What can be done in Suffolk schools to improve children's mental health?
PUBLISHED: 10:01 07 November 2015
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With a tenth of young people suffering from mental ill health, investigations reporter Andrew Hirst takes a look at the support available at schools in Suffolk…
The terrifying bouts of anxiety which led to Helen’s attempted suicide first started when she was asked to read aloud during her high school lessons in Suffolk.
At 13 years old she said her fears of making a mistake and being laughed at by the other students began to dominate her thoughts. Before long she had started to feel ill.
“I got so dizzy I couldn’t listen to what the teacher was saying as I was just terrified that they would ask me something,” said Helen, whose name we have changed.
“I couldn’t think straight and sometimes I’d have to leave the classroom because I was panicking so much. I’d have nightmares where I was being asked a question and I gave a wrong answer and everyone in the lesson was laughing at me. Some days I was so worried about going to school I was sick.”
Helen is one of thousands of children in Suffolk and north Essex who suffer from mental ill health, which affects 10% of young people nationally.
Recent figures show that referrals for under-18s to the Norfolk and Suffolk NHS Foundation Trust (NSFT) rose by a staggering 84% between 2011/12 and 2014/15.
But despite this, children’s services receive just 7% of the funding provided to adult mental health, which itself is underfunded compared to physical health services.
Kathryn Searle, deputy service manager with NSFT, said that with more than 350 schools and around 110,000 pupils in Suffolk alone, finding help for everyone in the right place “remains a challenge for us and our partners”.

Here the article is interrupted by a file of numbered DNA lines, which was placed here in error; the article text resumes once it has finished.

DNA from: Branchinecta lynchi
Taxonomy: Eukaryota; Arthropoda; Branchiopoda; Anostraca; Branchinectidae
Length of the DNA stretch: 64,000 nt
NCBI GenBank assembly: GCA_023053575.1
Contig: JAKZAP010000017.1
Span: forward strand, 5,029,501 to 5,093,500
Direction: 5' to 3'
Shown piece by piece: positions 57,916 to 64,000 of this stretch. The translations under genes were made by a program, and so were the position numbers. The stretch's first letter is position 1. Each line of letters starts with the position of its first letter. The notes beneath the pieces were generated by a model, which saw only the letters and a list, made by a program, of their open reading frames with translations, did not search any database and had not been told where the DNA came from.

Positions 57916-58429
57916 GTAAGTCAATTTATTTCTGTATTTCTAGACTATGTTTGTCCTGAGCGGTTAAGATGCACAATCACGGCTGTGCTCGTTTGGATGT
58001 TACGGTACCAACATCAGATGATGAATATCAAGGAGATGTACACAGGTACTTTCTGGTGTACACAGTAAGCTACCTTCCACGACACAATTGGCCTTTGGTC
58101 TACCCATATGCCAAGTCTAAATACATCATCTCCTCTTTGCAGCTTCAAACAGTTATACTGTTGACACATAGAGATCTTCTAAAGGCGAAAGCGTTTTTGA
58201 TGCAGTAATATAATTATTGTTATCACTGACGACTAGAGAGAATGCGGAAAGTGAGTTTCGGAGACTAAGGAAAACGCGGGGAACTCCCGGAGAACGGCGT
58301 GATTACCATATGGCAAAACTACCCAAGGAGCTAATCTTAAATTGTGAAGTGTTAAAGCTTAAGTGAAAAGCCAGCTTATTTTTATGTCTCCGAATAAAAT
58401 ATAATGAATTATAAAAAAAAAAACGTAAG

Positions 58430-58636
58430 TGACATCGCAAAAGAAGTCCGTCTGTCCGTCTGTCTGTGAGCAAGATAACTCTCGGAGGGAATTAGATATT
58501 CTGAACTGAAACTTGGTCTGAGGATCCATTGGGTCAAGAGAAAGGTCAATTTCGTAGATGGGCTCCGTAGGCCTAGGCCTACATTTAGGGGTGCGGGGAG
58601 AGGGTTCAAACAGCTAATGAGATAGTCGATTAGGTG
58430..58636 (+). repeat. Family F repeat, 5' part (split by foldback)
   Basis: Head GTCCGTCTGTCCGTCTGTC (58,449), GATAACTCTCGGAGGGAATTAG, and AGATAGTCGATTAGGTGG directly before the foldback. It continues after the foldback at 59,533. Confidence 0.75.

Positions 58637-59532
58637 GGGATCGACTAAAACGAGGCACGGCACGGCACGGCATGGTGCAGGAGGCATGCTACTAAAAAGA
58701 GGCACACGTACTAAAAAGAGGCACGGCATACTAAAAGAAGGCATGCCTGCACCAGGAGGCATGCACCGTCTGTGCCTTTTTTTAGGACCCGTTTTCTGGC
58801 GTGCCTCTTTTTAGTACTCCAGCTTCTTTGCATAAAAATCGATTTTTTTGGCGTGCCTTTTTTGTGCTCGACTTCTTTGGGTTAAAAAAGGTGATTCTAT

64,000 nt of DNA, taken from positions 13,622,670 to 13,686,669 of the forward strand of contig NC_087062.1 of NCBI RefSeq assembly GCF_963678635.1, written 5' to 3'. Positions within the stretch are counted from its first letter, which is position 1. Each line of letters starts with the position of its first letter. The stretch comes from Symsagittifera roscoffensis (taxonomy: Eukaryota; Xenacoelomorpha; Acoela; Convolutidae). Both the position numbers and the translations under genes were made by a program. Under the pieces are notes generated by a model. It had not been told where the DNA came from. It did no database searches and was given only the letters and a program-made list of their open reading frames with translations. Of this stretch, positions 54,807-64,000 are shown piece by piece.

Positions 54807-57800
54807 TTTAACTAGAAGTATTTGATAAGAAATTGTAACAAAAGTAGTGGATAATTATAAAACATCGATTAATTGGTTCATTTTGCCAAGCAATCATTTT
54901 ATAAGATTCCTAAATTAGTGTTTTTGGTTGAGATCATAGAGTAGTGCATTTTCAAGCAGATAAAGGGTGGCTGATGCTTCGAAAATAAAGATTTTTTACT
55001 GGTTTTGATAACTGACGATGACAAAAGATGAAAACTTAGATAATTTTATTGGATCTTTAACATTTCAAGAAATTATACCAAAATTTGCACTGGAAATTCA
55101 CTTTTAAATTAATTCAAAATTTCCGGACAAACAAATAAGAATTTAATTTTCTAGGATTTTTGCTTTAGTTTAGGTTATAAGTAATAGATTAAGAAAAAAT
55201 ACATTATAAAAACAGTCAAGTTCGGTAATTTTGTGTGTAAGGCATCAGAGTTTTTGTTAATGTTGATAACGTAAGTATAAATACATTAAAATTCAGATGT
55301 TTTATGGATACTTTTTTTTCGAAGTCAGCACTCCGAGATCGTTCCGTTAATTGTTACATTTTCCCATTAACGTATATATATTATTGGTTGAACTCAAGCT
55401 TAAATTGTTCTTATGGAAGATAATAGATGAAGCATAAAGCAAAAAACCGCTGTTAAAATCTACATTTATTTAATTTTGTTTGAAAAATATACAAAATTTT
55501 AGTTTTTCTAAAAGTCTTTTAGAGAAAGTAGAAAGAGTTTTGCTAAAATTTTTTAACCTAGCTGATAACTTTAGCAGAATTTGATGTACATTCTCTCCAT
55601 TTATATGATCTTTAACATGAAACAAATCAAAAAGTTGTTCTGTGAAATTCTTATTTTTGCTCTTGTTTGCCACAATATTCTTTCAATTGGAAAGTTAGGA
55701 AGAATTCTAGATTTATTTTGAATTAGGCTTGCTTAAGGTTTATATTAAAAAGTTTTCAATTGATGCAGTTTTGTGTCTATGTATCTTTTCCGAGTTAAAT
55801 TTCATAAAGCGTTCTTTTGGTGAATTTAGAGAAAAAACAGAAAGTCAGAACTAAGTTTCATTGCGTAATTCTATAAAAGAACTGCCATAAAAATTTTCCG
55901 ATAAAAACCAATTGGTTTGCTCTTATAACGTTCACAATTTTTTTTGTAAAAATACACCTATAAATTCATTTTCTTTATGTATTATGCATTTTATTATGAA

“That’s why it’s so important to ensure support for mental health issues is as easy as possible for young people to access so that they don’t suffer in silence and can get the help they need to keep themselves healthy and safe,” she added.
Campaigners in Suffolk say schools have a key role to play in spotting early warning signs and finding ways to help students who are suffering.
Schools themselves have highlighted significant rises in the number of pupils reporting mental ill health, with the pressures of exams, bullying or social media often blamed for the increase.
For Helen, the feelings of anxiety became so overwhelming that she attempted to take her own life and became fixated on suicidal thoughts.
“School used to be a distraction but it isn’t anymore and I don’t know why and that worries me,” she said. “All I do is think about different ways to kill myself and then I’m expected to do work.”
Chris, another young person who found his mental health worsened while attending school in Suffolk, said his anxiety first started in the final year of primary school.
“I felt scared and worried,” said Chris, whose name has also been changed. “I didn’t know why I felt like that and everyone just thought I was being naughty.
“I was embarrassed about people thinking I was weird.”
Anne Humphrys, a teacher in Suffolk whose teenage daughter suffers mental ill health, has seen both sides of the situation.
While some schools treat mental health as an important issue, she claims there are others not doing enough.
“I think there needs to be very clear criteria for all schools about what is expected in respect to mental health issues,” she added. “At the moment many schools simply turn around and say ‘we don’t know how to deal with this’.”
Graham White, secretary for the Suffolk branch of the National Union of Teachers, said the DfE should also address the pressures placed on pupils, which he claims is the cause of many mental health issues.
“We can see there’s increasing numbers of pupils who are suffering and would argue that the government has caused that through its assessment regime,” he added.
Suffolk Youth Council member Vikki Versey, 19, who has suffered mental health issues throughout much of her childhood, agreed, saying: “There’s lots of pressure and it can be really quite terrifying.”
Having raised the issue with many young people in Suffolk, she claims pupils are not always comfortable discussing mental health issues with teachers.
“They worry teachers won’t respect their confidentiality or they might get into trouble if they slate the school or a particular teacher,” she said.